Dissertation/Thesis Abstract

The Impact of High Fidelity Simulation on Associate Degree Nursing Students' Self-Confidence, Satisfaction, and Collaboration
by Pinter, Melanie C., Ph.D., William Carey University, 2014, 120; 10256480
Abstract (Summary)

The incorporation of high fidelity simulation (HFS) as an active learning exercise assists nursing faculty in appealing to various learning styles. High fidelity simulation helps bridge theory into practice (Billings & Halstead, 2009). Therefore, the purpose of this study was to investigate the impact of HFS on students’ self-confidence, satisfaction, and collaboration skills among traditional and non-traditional associate degree nursing (ADN) students. The National League for Nursing Jeffries Simulation Framework (NLNJSF) served as the theoretical framework for this study. A pretest-posttest design was employed with 81 ADN students. Each nursing student completed the Student Satisfaction and Self-Confidence in Learning and Readiness for Interprofessional Learning Scale. Data were collected prior to the start of HFS and after participating in three HFS scenarios at the end of a semester. A two week time frame existed between each of the HFS scenarios. Demographic data was analyzed using descriptive statistics. MANOVA and independent samples t-tests were used to determine within group differences and between group differences and changes in variables over time, alpha = .05. Statistically significant differences existed among student satisfaction and self-confidence levels from pre-simulation to post-simulation. Collaboration levels increased slightly from pre-simulation to post-simulation; however, they were not statistically significant. The interactive nature of HFS motivated students to learn and actively participate in scenarios thereby increasing student self-confidence, satisfaction, and collaboration.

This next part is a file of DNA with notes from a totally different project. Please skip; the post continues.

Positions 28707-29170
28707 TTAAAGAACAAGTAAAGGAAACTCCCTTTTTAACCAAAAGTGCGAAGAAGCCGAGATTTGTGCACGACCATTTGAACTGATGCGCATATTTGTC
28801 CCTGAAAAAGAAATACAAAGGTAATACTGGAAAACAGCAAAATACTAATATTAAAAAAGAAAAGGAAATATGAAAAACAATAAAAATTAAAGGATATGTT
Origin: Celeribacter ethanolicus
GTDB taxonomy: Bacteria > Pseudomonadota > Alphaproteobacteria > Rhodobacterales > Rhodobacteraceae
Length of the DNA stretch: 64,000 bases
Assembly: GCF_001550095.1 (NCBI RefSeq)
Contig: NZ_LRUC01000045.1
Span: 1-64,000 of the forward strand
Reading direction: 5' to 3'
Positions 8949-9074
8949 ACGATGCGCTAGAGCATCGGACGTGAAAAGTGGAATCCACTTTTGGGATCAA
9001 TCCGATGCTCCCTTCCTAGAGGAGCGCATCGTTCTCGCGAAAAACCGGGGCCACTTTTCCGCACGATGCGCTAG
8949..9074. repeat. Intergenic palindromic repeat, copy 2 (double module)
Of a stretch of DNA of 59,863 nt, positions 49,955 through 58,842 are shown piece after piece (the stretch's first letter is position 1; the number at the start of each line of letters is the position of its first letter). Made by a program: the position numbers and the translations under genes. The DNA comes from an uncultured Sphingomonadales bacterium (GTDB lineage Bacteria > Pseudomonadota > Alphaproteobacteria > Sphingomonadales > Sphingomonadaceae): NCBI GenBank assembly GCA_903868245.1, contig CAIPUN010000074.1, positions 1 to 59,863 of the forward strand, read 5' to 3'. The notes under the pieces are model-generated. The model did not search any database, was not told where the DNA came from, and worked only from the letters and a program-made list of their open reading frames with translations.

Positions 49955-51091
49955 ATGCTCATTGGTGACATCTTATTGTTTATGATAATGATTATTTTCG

Indexing (document details)
Advisor: Hutchinson, Sharon, Markey, Linda
Commitee: Davis, Allison, Roberts, Jalynn
School: William Carey University
Department: Nursing
School Location: United States -- Mississippi
Source: DAI-B 78/11(E), Dissertation Abstracts International
Source Type: DISSERTATION
Subjects: Nursing
Keywords: Active learning, Collaboration, High fidelity simulation, Satisfaction, Self-confidence, Traditional student
Publication Number: 10256480
ISBN: 9780355039047
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